11. Walt Davis Posted: February 21, 2013 at 04:58 PM (#4373559)
I do believe that if you have some good base runners on the team who can also get on base, putting them in front of your best hitters can add a few runs to an optimal line-up over the course of the season.

I don't disagree but I think you're still looking past my point, so just as an example:

1. Jackson
2. Berry
3. Fielder
4. Cabrera ...

puts the speed of Jackson and Berry in front of Cabrera and Fielder.

1. Fielder
2. Cabrera ...

8. Jackson
9. Berry

puts the speed of Jackson and Berry in front of Cabrera and Fielder except in the first inning.

Also the supposed problem with

1. Fielder
2. Cabrera

is that the deathly slow Fielder is batting right in front of Cabrera. But that's also true of ...

3. Fielder
4. Cabrera

So you have to show that having speed in front of Fielder and Cabrera IN THE FIRST INNING ALONE is better than the improvement in the chance that your first two hitters of the game reach base and the extra PAs you'd get from Fielder and Cabrera throughout the season.

Now, in this SPECIFIC case, Jackson is one of the Tigers' best hitters, possibly their third best hitter. For this particular set of batters, Snapper has it exactly right -- it's an ideal group of players for The Book approach, Jackson/Cabrera/VMart/Fielder/Hunter. (flipping Hunter and VMart to your preference). But if you replace Jackson by, say, Cameron Maybin, then Maybin providing speed out of the #8 or #9 spot makes all sorts of sense to me.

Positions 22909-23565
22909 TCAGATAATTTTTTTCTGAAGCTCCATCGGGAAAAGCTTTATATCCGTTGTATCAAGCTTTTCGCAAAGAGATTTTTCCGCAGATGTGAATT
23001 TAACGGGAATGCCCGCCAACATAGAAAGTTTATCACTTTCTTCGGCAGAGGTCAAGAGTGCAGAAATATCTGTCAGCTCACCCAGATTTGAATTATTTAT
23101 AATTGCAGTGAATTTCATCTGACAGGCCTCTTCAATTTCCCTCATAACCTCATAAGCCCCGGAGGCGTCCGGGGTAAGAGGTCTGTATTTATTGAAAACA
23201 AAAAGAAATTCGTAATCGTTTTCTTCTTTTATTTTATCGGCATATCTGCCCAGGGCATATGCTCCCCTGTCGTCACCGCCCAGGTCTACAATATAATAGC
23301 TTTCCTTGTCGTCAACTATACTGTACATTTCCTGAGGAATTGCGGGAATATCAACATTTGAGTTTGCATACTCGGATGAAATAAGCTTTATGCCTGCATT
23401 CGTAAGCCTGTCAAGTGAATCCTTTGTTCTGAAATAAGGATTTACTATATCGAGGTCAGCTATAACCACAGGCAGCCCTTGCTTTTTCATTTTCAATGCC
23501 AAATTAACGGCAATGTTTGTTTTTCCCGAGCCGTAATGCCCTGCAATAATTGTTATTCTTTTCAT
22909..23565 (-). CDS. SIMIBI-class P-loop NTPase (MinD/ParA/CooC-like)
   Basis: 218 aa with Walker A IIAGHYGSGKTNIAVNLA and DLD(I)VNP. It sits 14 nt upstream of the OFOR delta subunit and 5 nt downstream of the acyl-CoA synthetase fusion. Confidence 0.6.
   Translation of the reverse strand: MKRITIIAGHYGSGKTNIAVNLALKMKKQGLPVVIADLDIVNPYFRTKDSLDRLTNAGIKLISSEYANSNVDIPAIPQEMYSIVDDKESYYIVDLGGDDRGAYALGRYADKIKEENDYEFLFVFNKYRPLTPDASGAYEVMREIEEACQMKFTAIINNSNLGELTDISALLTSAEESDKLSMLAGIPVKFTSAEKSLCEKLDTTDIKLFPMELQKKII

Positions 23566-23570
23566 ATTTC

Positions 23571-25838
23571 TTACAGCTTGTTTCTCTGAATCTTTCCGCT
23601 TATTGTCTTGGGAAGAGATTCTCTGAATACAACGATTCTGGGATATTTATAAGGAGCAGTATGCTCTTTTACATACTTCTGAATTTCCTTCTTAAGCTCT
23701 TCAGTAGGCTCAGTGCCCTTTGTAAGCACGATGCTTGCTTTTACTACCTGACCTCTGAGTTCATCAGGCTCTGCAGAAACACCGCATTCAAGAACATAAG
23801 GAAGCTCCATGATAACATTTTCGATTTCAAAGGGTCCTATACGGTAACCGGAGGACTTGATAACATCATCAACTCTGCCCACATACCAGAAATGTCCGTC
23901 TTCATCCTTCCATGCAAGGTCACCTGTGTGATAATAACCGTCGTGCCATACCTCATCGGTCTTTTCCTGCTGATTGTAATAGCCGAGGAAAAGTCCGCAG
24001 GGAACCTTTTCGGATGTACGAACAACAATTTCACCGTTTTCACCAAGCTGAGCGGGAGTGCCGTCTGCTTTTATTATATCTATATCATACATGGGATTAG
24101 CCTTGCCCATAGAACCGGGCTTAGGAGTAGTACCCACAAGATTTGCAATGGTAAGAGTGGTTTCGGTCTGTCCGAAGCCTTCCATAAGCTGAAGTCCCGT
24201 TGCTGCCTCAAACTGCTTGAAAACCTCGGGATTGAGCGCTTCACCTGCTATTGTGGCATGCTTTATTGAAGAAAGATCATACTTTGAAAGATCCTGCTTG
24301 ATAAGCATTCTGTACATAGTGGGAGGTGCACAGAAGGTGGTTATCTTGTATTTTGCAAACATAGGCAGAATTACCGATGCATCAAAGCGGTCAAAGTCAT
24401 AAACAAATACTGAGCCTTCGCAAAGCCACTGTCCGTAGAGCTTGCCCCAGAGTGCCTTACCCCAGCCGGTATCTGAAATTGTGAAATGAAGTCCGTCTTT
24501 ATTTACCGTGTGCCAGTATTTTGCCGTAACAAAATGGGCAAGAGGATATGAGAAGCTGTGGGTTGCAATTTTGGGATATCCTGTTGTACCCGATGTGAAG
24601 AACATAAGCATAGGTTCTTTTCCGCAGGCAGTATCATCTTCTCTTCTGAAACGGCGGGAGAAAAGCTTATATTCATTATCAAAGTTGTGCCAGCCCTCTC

One of the key reasons that lineup order doesn't matter, probably especially in the AL, is because the lineup order doesn't matter after the 1st or 2nd inning. After the first inning, your "leadoff" opportunities will arise pretty much by chance, so the #9 guy will lead off an inning as often as the #1 guy.

Just as Khan thought two-dimensionally*, far too often we think linearly when constructing the lineup. It's a batting cycle not a batting line. The desire to put speed in front of sluggers can influence how you order players in that cycle but it shouldn't solely determine where you choose to start the cycle.

*Seriously, how could you possibly captain a spaceship -- a faster than light spaceship -- while thinking only two-dimensionally?
   12. tiger337 Posted: February 21, 2013 at 06:24 PM (#4373611)
Done with my eight-mile run and thinking more calmly and clearly...Good post Walt. Thanks for taking the time to lay it all out. I don't disagree with any of that except that I hope Berry isn't involved on a regular basis (I know you were just using him as an example to make your point.) Right now, it looks as if Dirks will get most of the playing time in left as he should. I also like Snapper's line-up. Of course, none of this matters as Leyland revealed his line-up today:

Jackson
Hunter
Cabrera
Fielder
Martinez
Dirks
Peralta
Avila
Infante
   13. Walt Davis Posted: February 21, 2013 at 10:05 PM (#4373695)
I'd forgotten about Infante, he's a more realistic guy to plug in than Berry.
   14. Cooper Nielson Posted: February 22, 2013 at 03:31 AM (#4373763)
Jackson (R)
Hunter (R)
Cabrera (R)
Fielder (L)
Martinez (S - very small platoon split over his career, but slightly better batting R)
Dirks (L)
Peralta (R)
Avila (L)
Infante (R)


That may not be the "ideal" lineup, but it looks pretty good to me!

Switching righty Hunter and lefty Dirks might make sense if Dirks hits like he did last year. That would give Cabrera a better "cushion" against relief matchups. (Or, more likely, would ensure that Dirks sees more right-handed pitchers.)